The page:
Robert E StroudNow, as part of ISACA’s Cybersecurity Nexus (CSX), ISACA is offering a free webinar titled “How to Implement the US Cybersecurity Framework using COBIT 5.” This event takes place 29 July at 12 p.m. EST (16:00 UTC) and is the second webinar in a six-part cybersecurity series.

The US Cybersecurity Framework (CSF) helps organizations develop a prioritized action plan for preventing, detecting and responding to today's cybersecurity threats. The webinar will offer guidance on implementing the CSF in a measurable, actionable way. It will also explain how applying the industry-based framework through specific processes, such as those found in COBIT 5, makes it possible to achieve CSF outcomes that are accountable and practical.

 
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Category: Security     Published: 7/17/2014 3:34:00 PM

What we missed at the data centre audit

Robert Findlay

With the advent of cloud computing and major purpose-built data centres, it seems that many organisations do not see the need or do not have the rights to carry out a thorough data centre review. However, there are many aspects of even the remotest of data centres that can be scrutinised.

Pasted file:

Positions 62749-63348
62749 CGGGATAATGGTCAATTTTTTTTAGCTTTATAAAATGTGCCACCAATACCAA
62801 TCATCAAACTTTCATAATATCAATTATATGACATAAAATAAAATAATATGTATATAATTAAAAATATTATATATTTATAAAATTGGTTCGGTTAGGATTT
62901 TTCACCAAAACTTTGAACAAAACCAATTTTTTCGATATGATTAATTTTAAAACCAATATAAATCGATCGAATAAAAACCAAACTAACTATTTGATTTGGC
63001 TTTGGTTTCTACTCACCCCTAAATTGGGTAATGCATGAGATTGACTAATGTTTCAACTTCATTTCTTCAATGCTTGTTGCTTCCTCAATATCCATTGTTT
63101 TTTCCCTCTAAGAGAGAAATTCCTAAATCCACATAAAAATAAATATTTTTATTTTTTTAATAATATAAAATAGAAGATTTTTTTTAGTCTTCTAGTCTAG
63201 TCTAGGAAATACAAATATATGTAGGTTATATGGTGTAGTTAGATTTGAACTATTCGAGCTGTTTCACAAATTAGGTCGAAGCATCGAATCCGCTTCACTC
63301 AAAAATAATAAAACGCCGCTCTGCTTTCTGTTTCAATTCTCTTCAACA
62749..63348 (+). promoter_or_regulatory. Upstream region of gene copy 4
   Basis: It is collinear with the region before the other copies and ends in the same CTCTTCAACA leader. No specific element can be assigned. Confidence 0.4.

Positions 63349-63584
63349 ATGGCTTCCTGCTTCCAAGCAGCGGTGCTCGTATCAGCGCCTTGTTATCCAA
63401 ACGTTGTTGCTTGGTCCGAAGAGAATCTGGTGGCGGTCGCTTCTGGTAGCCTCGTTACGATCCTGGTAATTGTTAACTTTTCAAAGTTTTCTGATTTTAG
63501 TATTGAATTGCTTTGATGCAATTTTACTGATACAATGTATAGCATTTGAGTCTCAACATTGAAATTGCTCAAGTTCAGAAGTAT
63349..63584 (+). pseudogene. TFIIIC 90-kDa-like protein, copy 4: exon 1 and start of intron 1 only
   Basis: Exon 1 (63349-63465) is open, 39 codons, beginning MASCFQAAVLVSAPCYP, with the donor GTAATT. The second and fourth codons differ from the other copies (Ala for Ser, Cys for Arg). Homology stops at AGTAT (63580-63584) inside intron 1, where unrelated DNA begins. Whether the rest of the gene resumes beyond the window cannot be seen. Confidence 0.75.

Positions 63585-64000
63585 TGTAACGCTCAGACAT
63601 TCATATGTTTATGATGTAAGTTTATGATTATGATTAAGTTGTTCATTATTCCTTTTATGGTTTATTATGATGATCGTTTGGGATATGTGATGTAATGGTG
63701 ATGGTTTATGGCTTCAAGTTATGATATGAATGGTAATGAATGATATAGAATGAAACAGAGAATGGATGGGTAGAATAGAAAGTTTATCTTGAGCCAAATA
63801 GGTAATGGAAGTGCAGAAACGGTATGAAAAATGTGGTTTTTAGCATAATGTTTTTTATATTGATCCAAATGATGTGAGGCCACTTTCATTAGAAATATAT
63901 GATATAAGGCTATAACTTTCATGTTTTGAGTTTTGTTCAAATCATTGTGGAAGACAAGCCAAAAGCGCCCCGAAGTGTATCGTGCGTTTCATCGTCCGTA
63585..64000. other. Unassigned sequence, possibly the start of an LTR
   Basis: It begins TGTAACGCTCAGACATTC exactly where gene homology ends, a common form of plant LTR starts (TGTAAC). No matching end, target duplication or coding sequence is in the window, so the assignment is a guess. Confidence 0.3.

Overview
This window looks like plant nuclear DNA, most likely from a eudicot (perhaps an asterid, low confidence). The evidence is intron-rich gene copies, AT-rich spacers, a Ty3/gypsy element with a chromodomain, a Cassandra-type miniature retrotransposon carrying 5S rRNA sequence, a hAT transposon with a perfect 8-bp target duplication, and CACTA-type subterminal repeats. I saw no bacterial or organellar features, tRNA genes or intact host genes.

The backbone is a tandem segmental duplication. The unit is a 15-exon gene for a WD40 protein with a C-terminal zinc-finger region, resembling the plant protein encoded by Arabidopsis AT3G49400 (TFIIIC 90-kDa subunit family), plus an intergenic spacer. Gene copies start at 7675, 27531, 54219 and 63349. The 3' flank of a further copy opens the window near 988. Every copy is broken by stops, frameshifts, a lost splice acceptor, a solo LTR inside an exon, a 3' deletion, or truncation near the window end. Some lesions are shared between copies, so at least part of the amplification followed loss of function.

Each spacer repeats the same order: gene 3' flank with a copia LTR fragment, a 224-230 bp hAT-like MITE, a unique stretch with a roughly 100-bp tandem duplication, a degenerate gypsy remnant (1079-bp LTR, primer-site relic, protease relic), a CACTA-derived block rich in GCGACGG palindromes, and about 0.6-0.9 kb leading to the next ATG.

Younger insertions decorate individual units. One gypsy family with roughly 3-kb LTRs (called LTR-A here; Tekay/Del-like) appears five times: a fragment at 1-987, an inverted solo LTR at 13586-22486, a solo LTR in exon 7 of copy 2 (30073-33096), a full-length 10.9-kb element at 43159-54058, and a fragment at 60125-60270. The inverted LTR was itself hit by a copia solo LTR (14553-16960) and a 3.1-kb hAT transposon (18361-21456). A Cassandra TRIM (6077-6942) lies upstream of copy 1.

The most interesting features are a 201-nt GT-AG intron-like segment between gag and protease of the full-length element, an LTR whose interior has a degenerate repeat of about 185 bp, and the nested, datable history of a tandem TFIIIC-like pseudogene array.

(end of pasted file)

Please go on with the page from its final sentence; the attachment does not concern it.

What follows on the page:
My first job of managing an outsourced data centre at a previous employer started with a fruitless week of trying to find the signed contractwe had simply lost it! After I had gone, cap in hand, to the provider, I soon found out it was hopelessly out of date and did not reflect the services we were receiving. Of course the data centre itself had been subject to glowing audits and everyone had felt this was perfectly in hand, but the reality was that from a business point of view, it was completely out of control. No previous auditor or IT manager had even looked at it.

Many years later, I see no letup to this fundamental absence of control. And yet, as many companies cannot gain access to the data centre or focus purely on obvious controls, they have lost sight of the most important control of all. This has now happened to the extent that almost every audit of a data centre I have ever seen has not included a review at the outset of the contract. At one major e-commerce company, I was even told that it was none of my business to review it and it should be out of scope. It could not have been more in scopein fact, it was the scope!

 
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Category: Audit-Assurance     Published: 7/15/2014 3:40:00 PM